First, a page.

Wednesday AM February 18th, 2009

Text messaging is evolving into a content delivery system. Ed Mayberry reports that one entrepreneur thinks texting can be useful in the business world.

image of texting

A late 2006 business magazine article said texting is insanely popular overseas, but practically nonexistent in the United States.  Kevin Bertram with Distributive Networks is trying to change that.  His Washington, D.C.-based firm enables clients to reach and interact with millions of mobile device users.

“We think that mobile marketing’s really been largely untapped by retailers, and the retailers that don’t are going to be left behind just like the retailers who got into e-commerce late to the game definitely suffered.  You’ll see the same for those who don’t get into mobile marketing in a timely manner.” 

Distributive Networks clients include Obama for America, which has caused other marketers to take a look.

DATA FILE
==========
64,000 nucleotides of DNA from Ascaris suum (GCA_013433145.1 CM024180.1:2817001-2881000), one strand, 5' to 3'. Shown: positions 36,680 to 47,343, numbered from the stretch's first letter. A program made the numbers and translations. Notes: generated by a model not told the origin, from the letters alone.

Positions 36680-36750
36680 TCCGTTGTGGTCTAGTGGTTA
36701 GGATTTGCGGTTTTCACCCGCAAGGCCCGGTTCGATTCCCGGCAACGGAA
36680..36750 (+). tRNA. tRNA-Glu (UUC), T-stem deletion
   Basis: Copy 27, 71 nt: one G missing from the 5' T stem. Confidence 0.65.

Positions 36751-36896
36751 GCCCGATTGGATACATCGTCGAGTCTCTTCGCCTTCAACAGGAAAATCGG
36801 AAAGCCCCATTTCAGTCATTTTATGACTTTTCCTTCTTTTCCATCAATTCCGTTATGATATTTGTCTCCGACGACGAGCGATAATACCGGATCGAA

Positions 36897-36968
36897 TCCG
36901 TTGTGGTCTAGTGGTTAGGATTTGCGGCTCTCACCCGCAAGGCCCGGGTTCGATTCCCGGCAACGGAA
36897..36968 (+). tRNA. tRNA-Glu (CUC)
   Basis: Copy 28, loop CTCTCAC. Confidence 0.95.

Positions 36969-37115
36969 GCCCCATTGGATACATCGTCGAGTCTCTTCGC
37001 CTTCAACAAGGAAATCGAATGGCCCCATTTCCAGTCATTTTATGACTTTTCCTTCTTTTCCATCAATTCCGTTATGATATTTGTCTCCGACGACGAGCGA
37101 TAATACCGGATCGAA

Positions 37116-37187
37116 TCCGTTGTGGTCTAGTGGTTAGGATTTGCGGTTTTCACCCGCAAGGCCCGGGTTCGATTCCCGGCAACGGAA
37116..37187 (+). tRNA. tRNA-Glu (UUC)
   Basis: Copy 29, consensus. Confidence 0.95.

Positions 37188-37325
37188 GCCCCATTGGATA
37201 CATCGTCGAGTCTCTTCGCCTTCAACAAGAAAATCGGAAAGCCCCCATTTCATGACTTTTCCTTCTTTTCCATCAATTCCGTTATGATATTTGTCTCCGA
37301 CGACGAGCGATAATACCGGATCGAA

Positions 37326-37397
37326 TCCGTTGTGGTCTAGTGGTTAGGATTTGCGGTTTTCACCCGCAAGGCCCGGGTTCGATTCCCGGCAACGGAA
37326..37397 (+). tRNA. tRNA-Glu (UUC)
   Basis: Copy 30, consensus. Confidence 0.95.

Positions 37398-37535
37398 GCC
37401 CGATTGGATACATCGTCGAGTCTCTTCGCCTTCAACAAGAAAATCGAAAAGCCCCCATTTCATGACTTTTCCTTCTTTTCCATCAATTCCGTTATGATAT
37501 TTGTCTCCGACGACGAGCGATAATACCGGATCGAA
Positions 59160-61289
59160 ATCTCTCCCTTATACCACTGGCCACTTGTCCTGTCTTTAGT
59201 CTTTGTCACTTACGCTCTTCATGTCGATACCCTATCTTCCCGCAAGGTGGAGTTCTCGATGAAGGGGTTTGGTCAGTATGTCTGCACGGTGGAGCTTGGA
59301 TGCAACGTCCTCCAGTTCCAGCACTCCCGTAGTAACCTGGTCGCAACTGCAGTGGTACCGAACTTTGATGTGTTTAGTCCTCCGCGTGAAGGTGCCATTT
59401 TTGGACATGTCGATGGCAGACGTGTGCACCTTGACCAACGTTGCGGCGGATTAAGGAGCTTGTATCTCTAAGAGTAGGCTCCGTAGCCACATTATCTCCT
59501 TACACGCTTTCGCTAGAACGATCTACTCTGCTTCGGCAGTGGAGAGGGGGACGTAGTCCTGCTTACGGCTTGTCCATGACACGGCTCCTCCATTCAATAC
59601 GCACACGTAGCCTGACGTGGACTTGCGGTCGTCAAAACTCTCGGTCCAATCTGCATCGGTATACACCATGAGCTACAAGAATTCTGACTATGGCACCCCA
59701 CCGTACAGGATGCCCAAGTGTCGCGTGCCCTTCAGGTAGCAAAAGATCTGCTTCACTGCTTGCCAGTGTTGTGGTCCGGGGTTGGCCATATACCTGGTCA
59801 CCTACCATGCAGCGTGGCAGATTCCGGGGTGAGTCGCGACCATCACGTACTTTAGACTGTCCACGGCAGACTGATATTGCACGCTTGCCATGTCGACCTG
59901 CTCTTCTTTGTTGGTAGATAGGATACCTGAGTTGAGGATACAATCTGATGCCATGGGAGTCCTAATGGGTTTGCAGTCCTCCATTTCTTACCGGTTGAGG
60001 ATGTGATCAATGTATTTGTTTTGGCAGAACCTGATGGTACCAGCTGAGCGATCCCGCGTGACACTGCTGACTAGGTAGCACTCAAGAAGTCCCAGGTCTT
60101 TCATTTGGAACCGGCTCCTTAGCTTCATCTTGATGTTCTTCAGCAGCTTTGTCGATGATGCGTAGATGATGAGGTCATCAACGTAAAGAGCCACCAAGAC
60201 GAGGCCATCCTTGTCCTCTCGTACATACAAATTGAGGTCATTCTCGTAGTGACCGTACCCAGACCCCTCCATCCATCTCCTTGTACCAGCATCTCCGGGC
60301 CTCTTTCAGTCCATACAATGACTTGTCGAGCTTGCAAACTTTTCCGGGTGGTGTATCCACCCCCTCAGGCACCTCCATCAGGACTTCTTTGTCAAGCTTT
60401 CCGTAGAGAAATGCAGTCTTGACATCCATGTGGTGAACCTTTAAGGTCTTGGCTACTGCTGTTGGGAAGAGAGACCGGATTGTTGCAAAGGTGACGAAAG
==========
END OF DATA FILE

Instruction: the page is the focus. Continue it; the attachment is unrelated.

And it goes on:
“We helped them interact with voters, donors, volunteers, members of the press, via text message.  So it’s another tool for the campaign to reach all of those people.”

Interactive texting has been used on MTV, with messages scrolling across the screen.  It’s been used at Rolling Stones, U2 and Paul McCartney concerts, with text messages projected on big screens.

“Let’s say a hockey team will want to display the results of a poll live in their arena.  And they just have very different needs from, then, a retailer, who is far more interested in seeing how their mobile marketing efforts are driving foot traffic to their store.  We customize our solution.”

Bertram says texting is more popular among younger users.  But he says that’s changing.

“It’s not unlike e-mail, where initially e-mail was only used by a fairly young or academic demographic.  We similarly see text messaging starting to go through that change where different demographics are starting to use text messaging.  Probably the most interesting one is people who have children in college, because their children won’t call them back, they won’t e-mail them back, but their children will text them back.”

Ed Mayberry, KUHF Houston Public Radio News.